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Ben’s baton honour


When rower Ben Felten went completely blind at age 37, he said he felt relief.

13 years on and the sportsman has accomplished some outstanding achievements in rowing, cricket and motorbike riding, and will soon carry the Commonwealth Games baton when it comes to Penrith on February 4, 2018.

The Blaxland local said he was honoured to be selected as a baton bearer.

“The CEO of Blind Sports Australia nominated me,” Mr Felten told the Record.

“He called me up a few weeks ago and said I had made it into the final round for selection and then shortly after I got an email to say that I would actually be carrying the baton, so it’s exciting news.”

Mr Felten’s life changed drastically when he was just 16-years-old.

After slamming into a tree when he came off his motorbike, the then teenager was taken to the doctor for a reoccurring headache.

“It was then that the doctor noticed I had pigment in my eye and discovered that I had a degenerative eye condition that would eventually send me blind,” he said.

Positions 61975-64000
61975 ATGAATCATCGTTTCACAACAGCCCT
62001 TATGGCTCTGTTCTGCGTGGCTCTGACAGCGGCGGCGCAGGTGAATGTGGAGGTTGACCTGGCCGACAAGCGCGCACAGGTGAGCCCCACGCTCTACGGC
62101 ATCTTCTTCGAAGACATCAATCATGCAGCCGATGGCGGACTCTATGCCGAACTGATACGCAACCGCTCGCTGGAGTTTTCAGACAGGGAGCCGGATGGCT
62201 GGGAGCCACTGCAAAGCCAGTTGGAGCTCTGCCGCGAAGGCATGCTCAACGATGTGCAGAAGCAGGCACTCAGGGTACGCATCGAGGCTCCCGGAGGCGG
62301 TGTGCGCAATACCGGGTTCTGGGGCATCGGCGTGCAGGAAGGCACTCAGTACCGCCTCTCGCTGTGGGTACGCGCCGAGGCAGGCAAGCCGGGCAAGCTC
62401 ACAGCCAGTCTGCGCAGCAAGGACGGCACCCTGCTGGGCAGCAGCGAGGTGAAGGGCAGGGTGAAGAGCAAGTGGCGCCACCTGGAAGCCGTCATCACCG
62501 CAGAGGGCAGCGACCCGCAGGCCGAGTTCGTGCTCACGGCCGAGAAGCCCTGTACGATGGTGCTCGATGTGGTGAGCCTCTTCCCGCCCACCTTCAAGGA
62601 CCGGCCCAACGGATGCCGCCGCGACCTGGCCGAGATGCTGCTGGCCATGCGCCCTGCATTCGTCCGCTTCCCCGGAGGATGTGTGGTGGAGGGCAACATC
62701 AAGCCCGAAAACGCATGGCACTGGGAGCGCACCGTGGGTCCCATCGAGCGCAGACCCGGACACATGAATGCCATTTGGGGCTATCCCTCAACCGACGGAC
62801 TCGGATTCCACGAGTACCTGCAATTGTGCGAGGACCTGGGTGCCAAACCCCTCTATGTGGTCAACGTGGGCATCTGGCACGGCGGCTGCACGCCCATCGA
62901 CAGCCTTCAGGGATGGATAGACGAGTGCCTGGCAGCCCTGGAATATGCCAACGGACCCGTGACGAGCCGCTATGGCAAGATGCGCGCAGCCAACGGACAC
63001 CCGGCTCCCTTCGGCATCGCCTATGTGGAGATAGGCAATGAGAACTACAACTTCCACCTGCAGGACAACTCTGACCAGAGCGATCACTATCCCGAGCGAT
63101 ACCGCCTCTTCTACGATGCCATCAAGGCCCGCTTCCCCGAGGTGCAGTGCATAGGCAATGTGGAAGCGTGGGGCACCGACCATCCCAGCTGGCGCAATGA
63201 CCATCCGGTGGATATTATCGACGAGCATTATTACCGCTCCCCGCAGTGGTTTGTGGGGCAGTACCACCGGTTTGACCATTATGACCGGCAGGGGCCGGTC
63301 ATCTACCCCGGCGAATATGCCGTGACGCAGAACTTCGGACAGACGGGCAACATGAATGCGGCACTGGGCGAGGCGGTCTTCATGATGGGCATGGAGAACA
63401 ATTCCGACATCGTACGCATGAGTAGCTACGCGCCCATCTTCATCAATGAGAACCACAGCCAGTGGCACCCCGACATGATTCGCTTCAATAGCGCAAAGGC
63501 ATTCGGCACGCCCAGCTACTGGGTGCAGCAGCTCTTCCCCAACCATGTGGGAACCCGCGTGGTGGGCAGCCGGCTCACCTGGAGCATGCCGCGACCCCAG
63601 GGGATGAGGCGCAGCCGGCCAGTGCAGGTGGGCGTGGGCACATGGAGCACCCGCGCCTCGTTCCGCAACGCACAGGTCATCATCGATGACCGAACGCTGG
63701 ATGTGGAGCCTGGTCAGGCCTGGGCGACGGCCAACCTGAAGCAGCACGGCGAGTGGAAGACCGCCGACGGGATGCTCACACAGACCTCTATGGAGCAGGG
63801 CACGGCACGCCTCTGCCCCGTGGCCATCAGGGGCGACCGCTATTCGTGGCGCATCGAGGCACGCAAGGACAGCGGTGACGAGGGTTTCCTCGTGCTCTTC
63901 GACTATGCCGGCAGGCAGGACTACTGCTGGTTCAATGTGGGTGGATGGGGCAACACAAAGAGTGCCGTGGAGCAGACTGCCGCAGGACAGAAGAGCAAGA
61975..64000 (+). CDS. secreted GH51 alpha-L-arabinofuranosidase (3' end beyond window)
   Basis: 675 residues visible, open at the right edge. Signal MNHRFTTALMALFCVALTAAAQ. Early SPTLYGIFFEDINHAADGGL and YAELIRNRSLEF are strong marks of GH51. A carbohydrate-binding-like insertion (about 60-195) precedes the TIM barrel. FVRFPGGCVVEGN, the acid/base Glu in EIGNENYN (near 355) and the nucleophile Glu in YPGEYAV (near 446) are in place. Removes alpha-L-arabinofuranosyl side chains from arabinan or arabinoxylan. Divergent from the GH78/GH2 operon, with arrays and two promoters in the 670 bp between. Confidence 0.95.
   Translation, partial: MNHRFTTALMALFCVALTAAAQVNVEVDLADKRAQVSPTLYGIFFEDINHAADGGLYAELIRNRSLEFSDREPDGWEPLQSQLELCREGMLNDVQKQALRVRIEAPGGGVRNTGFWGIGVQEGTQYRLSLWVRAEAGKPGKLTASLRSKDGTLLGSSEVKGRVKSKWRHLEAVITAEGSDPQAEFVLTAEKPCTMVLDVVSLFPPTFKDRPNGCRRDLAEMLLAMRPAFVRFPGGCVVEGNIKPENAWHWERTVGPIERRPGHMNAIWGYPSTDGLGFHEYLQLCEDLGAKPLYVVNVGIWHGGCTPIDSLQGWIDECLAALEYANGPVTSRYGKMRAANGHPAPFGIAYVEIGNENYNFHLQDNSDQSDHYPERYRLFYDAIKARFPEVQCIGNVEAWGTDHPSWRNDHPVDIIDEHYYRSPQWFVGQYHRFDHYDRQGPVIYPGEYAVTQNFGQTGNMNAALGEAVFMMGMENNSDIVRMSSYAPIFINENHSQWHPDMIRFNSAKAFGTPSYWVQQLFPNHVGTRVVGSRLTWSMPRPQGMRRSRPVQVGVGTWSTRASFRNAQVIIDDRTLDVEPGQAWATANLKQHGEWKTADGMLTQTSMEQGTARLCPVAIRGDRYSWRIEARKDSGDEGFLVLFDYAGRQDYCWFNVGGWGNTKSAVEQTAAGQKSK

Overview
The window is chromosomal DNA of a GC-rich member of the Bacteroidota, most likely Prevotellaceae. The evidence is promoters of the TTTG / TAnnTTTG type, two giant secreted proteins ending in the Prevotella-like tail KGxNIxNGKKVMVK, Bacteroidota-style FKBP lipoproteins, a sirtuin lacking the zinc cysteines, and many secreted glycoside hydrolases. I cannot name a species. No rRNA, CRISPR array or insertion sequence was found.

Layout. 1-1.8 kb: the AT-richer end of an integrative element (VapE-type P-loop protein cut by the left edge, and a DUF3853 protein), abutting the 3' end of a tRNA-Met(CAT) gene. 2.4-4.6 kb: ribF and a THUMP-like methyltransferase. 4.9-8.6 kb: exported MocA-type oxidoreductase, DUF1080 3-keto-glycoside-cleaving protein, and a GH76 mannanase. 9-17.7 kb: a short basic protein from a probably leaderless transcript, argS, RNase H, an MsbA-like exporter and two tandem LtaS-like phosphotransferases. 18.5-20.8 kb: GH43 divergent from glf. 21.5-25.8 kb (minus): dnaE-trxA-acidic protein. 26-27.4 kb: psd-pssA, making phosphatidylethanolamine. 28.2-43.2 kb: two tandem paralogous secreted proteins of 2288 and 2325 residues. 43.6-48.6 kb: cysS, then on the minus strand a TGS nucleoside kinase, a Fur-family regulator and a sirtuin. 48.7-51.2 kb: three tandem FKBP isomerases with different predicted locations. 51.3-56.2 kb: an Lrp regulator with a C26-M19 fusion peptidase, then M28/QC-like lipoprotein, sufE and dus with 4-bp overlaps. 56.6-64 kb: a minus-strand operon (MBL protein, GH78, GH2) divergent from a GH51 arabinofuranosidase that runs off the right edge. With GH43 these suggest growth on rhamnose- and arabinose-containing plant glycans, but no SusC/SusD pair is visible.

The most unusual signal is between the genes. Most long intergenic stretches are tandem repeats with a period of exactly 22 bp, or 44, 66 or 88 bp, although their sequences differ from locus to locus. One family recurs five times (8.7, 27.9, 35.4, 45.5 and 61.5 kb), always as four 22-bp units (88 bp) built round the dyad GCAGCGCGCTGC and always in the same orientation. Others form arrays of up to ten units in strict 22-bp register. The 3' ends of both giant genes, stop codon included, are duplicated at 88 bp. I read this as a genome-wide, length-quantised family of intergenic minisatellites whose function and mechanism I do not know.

From that point, Mr Felten gradually lost his eyesight and waited for the day when he would no longer see at all.

“I wasn’t ever really scared,” he said.

“It was actually easier psychologically for me to be blind than to be partially blind because I finally had closure and the fear of the unknown was gone.”

Having already turned to rowing as his eyesight decreased, Mr Felten became even more involved in the sport once he could no longer see at all.

“When I was going blind I started looking for a sport that I could do where it didn’t make a difference whether I could see or not,” he said.

“I had always loved being around water and I knew that if I was fit and strong enough, I could row.”

Since he first boarded a shell on the water, the local legend has won countless titles all over the world.

Mr Felten has been crowned the Australian Single Scull Para Rowing champion five times, the Australian Para Rowing champion three times and won the World Championship twice – in 2002 and 2003.

He was also a major part of helping to get rowing recognised as an official Paralympic sport, has represented Australia in blind cricket, and is now training hard to break the world record for the fastest motorcycle ever ridden while blindfolded.